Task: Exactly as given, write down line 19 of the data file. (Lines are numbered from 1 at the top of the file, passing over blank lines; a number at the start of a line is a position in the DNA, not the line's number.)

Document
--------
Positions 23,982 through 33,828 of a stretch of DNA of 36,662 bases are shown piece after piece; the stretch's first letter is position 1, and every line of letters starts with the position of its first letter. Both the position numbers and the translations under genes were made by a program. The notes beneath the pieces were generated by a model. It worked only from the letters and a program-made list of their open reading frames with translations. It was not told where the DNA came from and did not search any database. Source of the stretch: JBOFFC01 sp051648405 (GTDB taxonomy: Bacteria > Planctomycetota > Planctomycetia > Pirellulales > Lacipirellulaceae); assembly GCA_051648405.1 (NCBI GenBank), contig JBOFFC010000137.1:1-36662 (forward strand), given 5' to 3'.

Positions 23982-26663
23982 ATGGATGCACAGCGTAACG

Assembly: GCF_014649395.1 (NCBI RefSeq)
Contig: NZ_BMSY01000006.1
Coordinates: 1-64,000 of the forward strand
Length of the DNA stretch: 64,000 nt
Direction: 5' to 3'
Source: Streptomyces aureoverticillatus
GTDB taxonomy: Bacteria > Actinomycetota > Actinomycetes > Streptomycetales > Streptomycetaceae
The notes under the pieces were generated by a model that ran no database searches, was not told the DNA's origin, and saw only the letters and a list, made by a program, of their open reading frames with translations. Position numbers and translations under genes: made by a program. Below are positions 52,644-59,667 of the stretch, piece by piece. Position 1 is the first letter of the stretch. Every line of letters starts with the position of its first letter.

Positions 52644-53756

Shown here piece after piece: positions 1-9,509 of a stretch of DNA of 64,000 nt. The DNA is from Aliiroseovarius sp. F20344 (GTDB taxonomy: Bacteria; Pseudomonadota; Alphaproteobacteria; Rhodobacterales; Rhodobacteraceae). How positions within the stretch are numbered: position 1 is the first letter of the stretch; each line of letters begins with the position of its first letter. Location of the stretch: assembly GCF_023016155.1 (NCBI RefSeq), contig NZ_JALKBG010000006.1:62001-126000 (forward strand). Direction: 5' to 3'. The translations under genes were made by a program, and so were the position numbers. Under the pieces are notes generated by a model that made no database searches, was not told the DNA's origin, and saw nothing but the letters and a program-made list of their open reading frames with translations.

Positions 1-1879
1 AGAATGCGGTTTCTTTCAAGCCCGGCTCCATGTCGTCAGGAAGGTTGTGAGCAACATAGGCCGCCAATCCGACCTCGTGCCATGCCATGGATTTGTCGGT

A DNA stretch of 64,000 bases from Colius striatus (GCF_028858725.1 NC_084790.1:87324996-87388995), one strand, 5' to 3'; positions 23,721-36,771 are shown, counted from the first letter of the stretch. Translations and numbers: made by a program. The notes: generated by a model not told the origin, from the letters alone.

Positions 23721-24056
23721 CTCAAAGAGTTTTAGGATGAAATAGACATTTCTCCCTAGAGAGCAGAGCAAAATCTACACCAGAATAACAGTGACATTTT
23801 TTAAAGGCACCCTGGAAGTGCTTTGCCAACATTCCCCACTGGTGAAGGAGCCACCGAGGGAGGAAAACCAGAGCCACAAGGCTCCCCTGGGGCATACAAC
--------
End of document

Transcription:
23801 TTAAAGGCACCCTGGAAGTGCTTTGCCAACATTCCCCACTGGTGAAGGAGCCACCGAGGGAGGAAAACCAGAGCCACAAGGCTCCCCTGGGGCATACAAC